Shows F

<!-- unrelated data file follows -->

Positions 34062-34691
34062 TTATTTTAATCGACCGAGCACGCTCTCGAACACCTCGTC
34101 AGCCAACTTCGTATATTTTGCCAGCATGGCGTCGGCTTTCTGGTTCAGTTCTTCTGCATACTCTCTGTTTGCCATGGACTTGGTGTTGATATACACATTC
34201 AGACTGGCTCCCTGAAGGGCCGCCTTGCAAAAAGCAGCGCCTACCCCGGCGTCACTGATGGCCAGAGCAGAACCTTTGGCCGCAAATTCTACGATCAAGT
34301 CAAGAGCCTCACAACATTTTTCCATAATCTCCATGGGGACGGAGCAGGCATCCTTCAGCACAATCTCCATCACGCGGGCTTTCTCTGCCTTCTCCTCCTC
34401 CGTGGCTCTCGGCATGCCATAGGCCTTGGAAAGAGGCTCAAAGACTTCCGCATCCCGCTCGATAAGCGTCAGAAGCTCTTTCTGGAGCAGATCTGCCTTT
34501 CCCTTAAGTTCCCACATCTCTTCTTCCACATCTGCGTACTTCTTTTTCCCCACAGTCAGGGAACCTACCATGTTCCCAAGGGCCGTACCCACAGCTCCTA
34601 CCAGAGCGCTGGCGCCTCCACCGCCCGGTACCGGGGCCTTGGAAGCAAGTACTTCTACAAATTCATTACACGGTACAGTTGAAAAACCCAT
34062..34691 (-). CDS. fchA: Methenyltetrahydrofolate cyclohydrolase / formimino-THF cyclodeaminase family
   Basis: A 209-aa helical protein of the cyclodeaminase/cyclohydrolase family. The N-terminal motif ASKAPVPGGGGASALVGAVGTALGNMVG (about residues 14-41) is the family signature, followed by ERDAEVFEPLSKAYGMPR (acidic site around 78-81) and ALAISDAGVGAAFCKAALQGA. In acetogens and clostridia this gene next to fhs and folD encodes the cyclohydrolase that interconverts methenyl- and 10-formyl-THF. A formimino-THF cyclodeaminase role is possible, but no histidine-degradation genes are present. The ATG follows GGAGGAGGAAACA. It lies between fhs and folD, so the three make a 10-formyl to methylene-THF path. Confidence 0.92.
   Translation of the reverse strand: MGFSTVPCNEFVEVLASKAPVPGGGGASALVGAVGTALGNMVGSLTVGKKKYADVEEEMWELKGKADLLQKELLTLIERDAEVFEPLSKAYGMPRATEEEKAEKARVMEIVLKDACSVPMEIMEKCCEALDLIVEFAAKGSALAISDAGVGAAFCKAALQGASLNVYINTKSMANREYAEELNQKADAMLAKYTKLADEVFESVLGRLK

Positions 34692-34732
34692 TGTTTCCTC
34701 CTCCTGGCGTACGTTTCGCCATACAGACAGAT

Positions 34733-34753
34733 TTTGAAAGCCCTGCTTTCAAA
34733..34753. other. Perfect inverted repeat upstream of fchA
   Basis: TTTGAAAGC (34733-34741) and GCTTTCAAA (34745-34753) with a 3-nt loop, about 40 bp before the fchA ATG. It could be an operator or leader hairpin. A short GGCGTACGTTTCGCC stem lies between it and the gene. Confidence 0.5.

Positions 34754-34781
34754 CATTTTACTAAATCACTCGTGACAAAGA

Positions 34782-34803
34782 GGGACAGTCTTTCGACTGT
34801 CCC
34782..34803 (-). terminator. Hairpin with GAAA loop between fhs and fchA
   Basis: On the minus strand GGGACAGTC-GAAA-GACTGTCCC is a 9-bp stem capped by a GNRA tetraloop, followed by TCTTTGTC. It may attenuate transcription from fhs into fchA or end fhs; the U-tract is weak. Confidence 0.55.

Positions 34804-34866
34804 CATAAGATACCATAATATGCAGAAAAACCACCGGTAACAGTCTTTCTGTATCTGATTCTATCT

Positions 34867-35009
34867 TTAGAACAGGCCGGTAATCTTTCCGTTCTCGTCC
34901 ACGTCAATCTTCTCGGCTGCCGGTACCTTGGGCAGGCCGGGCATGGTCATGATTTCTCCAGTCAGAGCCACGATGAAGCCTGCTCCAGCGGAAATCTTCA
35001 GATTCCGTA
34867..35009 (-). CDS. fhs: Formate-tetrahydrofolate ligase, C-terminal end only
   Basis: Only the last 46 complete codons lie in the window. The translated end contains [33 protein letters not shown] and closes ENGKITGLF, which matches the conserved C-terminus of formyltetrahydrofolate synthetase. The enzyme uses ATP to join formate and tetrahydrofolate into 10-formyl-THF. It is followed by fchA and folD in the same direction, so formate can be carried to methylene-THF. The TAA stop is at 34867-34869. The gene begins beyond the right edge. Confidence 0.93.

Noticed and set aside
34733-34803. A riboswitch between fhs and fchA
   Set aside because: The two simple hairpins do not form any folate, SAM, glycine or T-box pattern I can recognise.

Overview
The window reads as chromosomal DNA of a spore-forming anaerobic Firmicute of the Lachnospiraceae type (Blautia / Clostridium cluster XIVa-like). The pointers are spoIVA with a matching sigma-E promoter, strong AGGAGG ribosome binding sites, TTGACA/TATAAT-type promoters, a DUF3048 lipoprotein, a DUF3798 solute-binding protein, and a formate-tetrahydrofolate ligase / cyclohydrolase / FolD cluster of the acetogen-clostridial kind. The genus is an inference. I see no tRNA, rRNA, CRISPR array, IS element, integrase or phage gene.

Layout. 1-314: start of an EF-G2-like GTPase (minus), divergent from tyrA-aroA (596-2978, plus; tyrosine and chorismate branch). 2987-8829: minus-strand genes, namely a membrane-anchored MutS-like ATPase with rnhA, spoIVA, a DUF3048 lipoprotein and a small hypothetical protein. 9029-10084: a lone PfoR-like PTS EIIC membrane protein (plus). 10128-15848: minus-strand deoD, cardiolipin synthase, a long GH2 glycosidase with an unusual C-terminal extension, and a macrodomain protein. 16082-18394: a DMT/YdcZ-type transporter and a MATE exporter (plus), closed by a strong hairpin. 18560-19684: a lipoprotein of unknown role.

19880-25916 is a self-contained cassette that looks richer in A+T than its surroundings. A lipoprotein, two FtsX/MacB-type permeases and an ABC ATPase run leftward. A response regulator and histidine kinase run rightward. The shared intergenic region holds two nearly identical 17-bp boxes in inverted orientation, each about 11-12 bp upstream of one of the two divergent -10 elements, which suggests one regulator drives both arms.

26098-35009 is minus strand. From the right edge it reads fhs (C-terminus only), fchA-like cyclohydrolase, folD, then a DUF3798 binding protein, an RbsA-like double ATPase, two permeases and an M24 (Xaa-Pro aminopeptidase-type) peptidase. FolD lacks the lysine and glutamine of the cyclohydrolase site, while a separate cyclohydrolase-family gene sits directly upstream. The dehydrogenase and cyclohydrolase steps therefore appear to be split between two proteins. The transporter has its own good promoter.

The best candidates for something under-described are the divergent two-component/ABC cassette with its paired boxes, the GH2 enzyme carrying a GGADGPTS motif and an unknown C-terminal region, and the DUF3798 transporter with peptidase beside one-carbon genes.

THE FOUR MUSKETEERS a comedy musical in 2 acts by Michael Pertwee. Lyrics by Herbert Kretzmer. Music by Laurie Johnson. Theatre Royal Drury Lane, London - 5 December, 1967 (462 perfs) SYNOPSIS The d'Artagnan of this comedy musical is a simple countryman who comes to Paris with the sole intention of finding his fiancée, Constance, and bringing her back to Gascony where they are to be wed. In his opening song d'Artagnan expounds his unambitious philosophy of life. Within minutes of his arrival he tangles inadvertently with the Three Musketeers, Athos, Porthos and Aramis and finds himself challenged to three duels. Constance has become Lady-in-Waiting to France's gay young Queen. D'Artagnan finds her changed, sophisticated. He is shocked to hear of court intrigues, of the continual struggle between the Throne and the sinister Cardinal Richelieu, that the Queen has many lovers. Constance explains that Paris is a different world. D'Artagnan remains unimpressed, wants to return straight to Gascony. Constance has other ideas. He must stay in Paris and join the King's Musketeers. Unwillingly he agrees but only because of his love for her. D'Artagnan finds the Musketeers far removed from the heroic figures they have always been painted. Athos is a drunkard, Porthos a womaniser and Aramis a gigolo and thief. He is stripped of his country clothes and emerges uniformed, plumed, armed and at least resembling a fully fledged Musketeer. All Musketeers are warned to keep away from Milady who is rightly suspected of being a spy of the Cardinal. She is placed "out of bounds" to all ranks. We are introduced to Milady in her establishment, The Cafe de La Paix, where she sings with the girls. The duels between d'Artagnan and the Three Musketeers at the café are interrupted by the Cardinal's Guard who, on the pretence of upholding the law against duelling, set out to kill or capture d'Artagnan and the Three Musketeers. The Three Musketeers behave like cravens. D'Artagnan by complete luck disposes of the entire squad of the Cardinal's Guard. The Three Musketeers emerge from hiding and swear eternal friendship with d'Artagnan. At court the next day we see that the gaga King Louis Xlllth and the sinister Cardinal rather enjoy their private war and have a sneaking liking for each other. The King decorates d'Artagnan for his effort against the Cardinal's Guard. Constance is overwhelmed with pride and promises to marry him immediately. But their marriage has to be postponed again. The Queen is in dire trouble and needs d'Artagnan's services for, like everyone else, she thinks of him as a hero. The Cardinal has discovered that the Queen has given her lover, the Prince von Gastein a piece of royal jewellery. He persuades the King to insist that the Queen wear the jewel on the occasion of the launching of the new royal barge in a few weeks' time. The Cardinal knows that the Queen will be unable to do so, whereupon he will confront the King with her infidelity. The Queen orders d'Artagnan to go to Baden-Baden, find Gastein who is taking the waters there, retrieve the jewel and bring it back to her. Left alone, frustrated, scared, angry at everyone's blindness in not recognising him as an honest coward d'Artagnan sings Masquerade. D'Artagnan and the Three Musketeers, who are allowed to accompany him to guard him on the way, are sent off to a rousing march. The hotel in Baden-Baden contains a large thermal bath with health giving propensities. D'Artagnan and the Three Musketeers arrive. D'Artagnan asks Gastein to return the jewel. Gastein, jealous that the Queen is